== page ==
JUNEAU (AP) -- House Democrats tried unsuccessfully Tuesday to add requirements to a bill dealing with oil spill prevention and cleanup standards.
The measure, which passed the Senate in March, is up for a vote Wednesday in the House.
The bill is a response to a state Supreme Court decision earlier this year, which found that the Department of Environmental Conservation was not clearly complying with a law that requires companies to use the ''best available technology'' in oil spill prevention and response plans.
The DEC had regulations that considered a company to be using the ''best technology'' in some cases if its plan would meet response standards called for in state law. Those standards call for cleaning up a certain amount of oil within a certain period of time.
The department said the Supreme Court ruling raised questions about the validity of more than 100 contingency plans it has approved for companies.
The bill, sponsored by the Senate Resources Committee, attempts to take care of that problem by rewriting state law to make clear that what the DEC had been doing was fine.
But Rep. Eric Croft, D-Anchorage, said the measure essentially removes from state law the requirement that companies use the best technology available by defining ''best'' as whatever meets the 1990 response requirements or other DEC regulations.
''That's the really sad part is it's getting rid of the independent requirement that we also be the best,'' Croft said.
That change could allow companies to continue using current technology 10 or 15 years from now when better solutions might become available, he said.
Croft and Rep. Beth Kerttula, D-Juneau, tried to amend the bill by calling for the department to determine the best technology using a set of specific criteria that are now in a section of DEC regulations. The criteria include considering the cost of the technology and whether it is compatible with existing equipment a company is using.
''It actually puts some meat on the bones,'' Kerttula said.
Rep. Joe Green, R-Anchorage, argued against the amendment.
''It micromanages the department,'' Green said.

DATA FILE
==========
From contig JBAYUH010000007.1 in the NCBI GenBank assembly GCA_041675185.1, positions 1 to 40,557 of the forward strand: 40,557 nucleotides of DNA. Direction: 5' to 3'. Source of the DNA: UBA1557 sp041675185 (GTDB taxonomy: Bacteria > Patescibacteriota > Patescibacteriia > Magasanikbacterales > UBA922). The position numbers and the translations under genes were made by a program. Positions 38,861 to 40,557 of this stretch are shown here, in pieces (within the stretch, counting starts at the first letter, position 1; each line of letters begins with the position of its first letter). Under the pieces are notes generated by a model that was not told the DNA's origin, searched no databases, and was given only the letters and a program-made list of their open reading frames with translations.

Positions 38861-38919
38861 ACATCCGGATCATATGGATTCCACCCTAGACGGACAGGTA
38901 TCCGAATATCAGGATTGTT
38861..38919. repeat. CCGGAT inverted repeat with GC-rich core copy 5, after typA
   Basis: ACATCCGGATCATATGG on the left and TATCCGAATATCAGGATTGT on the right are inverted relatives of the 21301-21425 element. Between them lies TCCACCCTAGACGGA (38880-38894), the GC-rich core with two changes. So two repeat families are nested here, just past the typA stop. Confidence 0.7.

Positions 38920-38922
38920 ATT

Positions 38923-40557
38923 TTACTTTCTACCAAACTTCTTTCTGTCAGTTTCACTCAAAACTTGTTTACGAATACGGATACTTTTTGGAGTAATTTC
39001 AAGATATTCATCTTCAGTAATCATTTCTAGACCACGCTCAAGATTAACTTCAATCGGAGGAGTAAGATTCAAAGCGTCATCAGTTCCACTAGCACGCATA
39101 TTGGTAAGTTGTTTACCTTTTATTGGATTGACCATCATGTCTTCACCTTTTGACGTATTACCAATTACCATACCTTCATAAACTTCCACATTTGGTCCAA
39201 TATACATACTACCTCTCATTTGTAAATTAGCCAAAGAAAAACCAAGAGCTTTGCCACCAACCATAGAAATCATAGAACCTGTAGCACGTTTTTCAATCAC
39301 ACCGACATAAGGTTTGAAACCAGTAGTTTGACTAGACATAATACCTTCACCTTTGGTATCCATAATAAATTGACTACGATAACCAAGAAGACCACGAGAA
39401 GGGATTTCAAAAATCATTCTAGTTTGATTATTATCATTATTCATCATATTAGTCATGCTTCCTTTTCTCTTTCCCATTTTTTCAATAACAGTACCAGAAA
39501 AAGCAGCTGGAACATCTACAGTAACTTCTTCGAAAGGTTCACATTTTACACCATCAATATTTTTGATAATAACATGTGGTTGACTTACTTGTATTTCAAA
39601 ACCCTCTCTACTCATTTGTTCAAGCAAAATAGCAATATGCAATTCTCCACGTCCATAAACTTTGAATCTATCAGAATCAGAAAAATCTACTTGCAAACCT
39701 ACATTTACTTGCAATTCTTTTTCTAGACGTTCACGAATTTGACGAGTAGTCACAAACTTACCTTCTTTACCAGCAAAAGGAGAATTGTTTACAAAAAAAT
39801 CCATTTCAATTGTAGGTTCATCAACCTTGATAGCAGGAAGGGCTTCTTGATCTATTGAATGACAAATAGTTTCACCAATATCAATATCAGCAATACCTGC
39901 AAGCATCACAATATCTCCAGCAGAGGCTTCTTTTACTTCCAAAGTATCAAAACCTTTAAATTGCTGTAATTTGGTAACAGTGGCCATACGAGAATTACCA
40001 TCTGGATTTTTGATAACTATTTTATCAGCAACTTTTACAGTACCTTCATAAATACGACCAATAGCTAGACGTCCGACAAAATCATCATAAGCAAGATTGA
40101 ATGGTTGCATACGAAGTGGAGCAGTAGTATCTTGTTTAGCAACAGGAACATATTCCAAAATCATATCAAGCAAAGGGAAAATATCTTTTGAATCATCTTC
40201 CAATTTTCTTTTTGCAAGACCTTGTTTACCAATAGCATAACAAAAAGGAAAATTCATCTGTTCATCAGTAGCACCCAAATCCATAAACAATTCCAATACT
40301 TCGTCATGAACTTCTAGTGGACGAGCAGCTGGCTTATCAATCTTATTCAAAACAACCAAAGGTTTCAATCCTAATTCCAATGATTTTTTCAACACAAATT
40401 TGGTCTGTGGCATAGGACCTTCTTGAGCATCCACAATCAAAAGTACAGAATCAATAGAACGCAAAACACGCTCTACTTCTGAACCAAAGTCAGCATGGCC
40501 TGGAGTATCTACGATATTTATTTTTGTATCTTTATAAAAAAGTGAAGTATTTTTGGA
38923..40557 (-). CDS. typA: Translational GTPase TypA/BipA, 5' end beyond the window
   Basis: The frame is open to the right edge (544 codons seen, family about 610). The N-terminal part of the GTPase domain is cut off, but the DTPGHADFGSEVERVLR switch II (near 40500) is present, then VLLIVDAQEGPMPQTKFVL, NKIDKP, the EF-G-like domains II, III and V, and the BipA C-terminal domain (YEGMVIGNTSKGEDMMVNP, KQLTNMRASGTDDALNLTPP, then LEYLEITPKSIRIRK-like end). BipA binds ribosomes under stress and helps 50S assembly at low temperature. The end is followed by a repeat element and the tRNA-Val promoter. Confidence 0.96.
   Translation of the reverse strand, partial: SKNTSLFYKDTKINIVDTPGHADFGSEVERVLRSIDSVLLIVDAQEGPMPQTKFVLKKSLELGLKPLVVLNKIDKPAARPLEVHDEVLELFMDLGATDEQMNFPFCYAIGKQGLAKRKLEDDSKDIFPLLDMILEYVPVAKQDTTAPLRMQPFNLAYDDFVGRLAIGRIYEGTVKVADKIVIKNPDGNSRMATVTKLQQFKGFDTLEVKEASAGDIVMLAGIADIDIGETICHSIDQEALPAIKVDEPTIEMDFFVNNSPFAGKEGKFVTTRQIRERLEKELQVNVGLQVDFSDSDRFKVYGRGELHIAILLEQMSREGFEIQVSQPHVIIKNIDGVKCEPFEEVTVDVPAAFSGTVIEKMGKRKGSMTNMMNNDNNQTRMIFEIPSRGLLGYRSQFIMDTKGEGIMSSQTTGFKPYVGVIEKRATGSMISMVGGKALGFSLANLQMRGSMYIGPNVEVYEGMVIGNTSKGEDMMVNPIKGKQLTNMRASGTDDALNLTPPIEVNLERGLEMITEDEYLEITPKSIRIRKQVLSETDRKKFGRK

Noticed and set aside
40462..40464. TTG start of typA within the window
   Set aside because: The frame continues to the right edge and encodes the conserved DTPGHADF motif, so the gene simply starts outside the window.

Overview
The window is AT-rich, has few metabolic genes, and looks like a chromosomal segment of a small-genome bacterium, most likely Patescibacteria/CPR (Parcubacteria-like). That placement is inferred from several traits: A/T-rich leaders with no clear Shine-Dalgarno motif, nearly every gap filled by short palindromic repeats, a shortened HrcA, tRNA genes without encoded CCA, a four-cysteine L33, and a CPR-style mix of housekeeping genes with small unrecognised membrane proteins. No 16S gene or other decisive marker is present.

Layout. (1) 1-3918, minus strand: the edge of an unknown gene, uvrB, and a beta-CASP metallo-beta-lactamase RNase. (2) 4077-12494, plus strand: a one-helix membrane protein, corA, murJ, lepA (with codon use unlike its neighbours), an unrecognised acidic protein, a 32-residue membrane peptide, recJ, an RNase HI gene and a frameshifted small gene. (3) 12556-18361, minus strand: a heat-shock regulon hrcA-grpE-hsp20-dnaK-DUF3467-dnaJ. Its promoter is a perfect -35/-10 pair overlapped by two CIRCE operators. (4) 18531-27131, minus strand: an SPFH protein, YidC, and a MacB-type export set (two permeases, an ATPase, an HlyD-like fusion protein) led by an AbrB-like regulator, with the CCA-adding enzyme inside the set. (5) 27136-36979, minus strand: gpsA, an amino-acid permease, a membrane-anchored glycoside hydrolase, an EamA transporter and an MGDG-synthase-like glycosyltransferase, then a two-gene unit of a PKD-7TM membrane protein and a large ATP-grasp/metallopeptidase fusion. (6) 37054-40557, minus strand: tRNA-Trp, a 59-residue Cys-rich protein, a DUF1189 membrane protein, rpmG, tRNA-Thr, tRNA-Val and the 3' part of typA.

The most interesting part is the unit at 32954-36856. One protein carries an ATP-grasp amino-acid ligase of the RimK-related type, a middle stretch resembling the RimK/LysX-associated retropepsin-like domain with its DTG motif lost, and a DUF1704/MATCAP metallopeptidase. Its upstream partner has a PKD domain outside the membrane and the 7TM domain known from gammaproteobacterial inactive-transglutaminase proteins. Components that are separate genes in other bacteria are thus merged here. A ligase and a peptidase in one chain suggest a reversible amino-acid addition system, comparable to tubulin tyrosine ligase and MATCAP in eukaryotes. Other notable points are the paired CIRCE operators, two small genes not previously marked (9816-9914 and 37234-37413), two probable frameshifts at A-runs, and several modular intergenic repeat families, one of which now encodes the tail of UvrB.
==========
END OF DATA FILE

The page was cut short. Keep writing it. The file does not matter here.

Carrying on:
Larry Dietrick, director of the DEC's Division of Spill Prevention and Response, said he would not have supported the Democrats' proposed amendment.
''They'd be locking us into doing it one way, and one way is not necessarily appropriate for everything we review.'' Dietrick said.
Department regulations now provide three ways of deciding what should be considered best available technology, Dietrick said.
One is the criteria Kerttula and Croft sought to put in law. That method is used in looking at spill prevention plans for pipelines, since the cleanup standards dealing with oil tankers don't apply to them.
When considering best available technology for oil tankers, the department looks at whether equipment meets the cleanup standard, Dietrick said.
A third way of determining whether equipment is best is through researching and preparing a list of the latest and best technology used elsewhere in the world that would work in Alaska.
The DEC is seeking funding for a best available technology conference that would look at new equipment being used around the world. The legislature turned down funding for that conference last year.
Dietrick said the bill preserves DEC's ability to use those methods of determining what is best available technology.
''This is not a rollback,'' Dietrick said.
The proposed amendment failed 9-26, with Reps. Ethan Berkowitz, Sharon Cissna, Harry Crawford, John Davies, Andrew Halcro, Bill Hudson, Reggie Joule, Kerttula and Croft voting for it.
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